The Chinese Influence Effort Hiding in Plain Sight


In centuries past, Prussian, Napoleonic, Nazi, and Allied soldiers all tramped the Strasse des 17. Juni, an east–west boulevard traversing Berlin’s leafy Tiergarten park, over which soars a winged, golden statue of the Roman goddess Victoria.

More recently, in the auditorium of the Technische Universität Berlin, which lies along the thoroughfare, a thousand patriotic voices swelled in song for a different rising power: China.

“Though I live in a foreign country, I cannot change my Chinese heart,” the mostly doctoral-level science students chorused to images of the Great Wall rolling onstage in a karaoke version of “My Chinese Heart,” a Chinese Communist Party–approved classic. “My ancestors long ago branded ‘China’ on everything in me!” they sang.

The Lunar New Year gala, in late January, was a glitzy, occasionally ear-splitting affair organized by half a dozen Chinese student associations at top universities in Berlin and Brandenburg state, which encircles it. On the program: Dance, music, kung fu, jokes about the German weather (too gray and wet), prizes (Huawei electronics and bottles of baijiu, a strong Chinese liquor)—and a message from Shi Mingde, the outgoing Chinese ambassador to Germany.

Shi Mingde (Axel Schmidt / Reuters)

“I hope you will not disappoint the ardent expectations of Secretary-General Xi Jinping and our motherland,” Shi said. “Turn patriotic feelings into patriotic deeds … tightly tie your own ideals to the destiny of the motherland!” And in an account of the evening published by the Chinese embassy in Berlin, he continued: “Bring science and technology back home, to push forward China’s economic and social development!”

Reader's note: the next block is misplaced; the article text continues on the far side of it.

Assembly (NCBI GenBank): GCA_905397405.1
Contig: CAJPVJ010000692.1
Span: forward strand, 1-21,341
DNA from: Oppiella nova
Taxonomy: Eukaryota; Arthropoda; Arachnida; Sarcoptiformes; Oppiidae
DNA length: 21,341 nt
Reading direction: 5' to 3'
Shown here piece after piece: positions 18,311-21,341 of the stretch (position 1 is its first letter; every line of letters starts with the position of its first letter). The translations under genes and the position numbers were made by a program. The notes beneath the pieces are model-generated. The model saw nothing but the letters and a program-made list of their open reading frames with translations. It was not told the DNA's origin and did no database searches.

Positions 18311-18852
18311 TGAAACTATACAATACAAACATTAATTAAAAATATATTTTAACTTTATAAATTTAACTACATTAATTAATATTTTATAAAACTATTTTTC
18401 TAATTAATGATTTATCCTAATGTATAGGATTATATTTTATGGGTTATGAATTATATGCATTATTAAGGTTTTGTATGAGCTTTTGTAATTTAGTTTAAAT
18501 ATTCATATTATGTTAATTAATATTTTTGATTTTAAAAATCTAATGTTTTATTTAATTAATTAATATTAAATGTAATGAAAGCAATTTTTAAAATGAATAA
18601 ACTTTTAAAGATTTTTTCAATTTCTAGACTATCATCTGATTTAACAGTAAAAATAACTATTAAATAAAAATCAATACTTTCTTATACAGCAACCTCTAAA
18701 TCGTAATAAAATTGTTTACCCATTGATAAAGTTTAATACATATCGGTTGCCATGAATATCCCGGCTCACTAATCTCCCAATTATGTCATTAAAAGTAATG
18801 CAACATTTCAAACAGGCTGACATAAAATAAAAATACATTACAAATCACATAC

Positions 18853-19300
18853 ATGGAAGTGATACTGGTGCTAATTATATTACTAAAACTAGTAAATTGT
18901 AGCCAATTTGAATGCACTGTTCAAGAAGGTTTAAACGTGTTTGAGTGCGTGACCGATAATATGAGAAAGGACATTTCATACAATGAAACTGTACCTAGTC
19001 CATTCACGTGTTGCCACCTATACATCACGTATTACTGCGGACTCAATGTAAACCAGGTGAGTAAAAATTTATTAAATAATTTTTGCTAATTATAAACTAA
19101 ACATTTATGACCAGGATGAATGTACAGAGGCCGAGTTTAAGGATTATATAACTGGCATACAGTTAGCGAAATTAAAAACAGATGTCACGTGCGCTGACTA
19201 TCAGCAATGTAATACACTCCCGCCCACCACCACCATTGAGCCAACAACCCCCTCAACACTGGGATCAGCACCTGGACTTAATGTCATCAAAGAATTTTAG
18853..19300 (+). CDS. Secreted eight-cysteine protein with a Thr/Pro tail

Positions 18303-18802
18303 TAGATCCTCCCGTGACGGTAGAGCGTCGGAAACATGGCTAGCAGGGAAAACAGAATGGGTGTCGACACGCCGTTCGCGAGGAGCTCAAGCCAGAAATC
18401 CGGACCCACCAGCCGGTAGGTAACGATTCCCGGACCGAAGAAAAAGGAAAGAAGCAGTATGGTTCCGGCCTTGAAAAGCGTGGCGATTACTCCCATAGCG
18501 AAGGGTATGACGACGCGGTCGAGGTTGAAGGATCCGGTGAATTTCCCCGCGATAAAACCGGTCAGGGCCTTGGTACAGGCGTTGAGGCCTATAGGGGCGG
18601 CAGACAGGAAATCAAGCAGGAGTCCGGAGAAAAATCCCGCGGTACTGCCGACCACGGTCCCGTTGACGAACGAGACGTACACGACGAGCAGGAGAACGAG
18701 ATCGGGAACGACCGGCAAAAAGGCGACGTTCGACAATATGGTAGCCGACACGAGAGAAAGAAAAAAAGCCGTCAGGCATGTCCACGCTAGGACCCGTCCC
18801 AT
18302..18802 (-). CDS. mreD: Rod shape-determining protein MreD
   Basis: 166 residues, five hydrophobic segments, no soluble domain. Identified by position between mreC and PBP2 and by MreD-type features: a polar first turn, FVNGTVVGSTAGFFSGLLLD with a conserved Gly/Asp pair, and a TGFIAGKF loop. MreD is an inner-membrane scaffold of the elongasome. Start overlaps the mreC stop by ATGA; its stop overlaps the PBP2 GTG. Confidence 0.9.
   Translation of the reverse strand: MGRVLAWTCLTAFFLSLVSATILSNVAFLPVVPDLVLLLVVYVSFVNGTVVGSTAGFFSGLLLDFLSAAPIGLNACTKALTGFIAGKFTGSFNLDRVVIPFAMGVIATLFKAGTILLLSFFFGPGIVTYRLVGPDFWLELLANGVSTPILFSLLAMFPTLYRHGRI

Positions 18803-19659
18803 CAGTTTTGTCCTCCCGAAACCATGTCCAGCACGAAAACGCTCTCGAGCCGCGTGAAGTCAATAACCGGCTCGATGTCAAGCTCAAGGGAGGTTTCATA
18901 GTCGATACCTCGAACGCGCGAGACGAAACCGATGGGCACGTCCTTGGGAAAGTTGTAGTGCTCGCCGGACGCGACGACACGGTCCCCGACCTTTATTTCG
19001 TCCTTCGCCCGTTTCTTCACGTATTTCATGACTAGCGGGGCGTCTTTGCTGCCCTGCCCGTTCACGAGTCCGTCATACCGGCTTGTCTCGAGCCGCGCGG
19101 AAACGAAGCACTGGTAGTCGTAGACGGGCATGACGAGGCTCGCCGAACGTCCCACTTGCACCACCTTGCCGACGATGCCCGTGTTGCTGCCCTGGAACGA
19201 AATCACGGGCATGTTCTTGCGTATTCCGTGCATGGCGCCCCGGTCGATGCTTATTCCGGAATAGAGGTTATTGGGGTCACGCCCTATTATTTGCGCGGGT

[Read: China has been running global influence campaigns for years]

On the face of it, the event was unremarkable, a party to usher in the Year of the Pig. Yet it had deeper meaning: In addition to organizing parties and cultural events, the 80 Chinese student associations in Germany, which represent 60,000 students from the People’s Republic of China, are pieces of a Europe-wide puzzle of organizations. Perhaps numbering in the thousands, and meticulously fit together by Beijing, these associations support the Chinese Communist Party’s ideology and goals—and its narrative about China—among both Chinese and Europeans, and try to ensure its overseas citizens, and others of ethnic Chinese descent, are loyal.

Like mushroom tendrils spreading unseen for miles beneath the forest floor, this network remains largely invisible to Europeans and their leaders, who broadly lack …read more


Source:: The Atlantic – Global

(Visited 10 times, 1 visits today)

Leave a Reply

Your email address will not be published. Required fields are marked *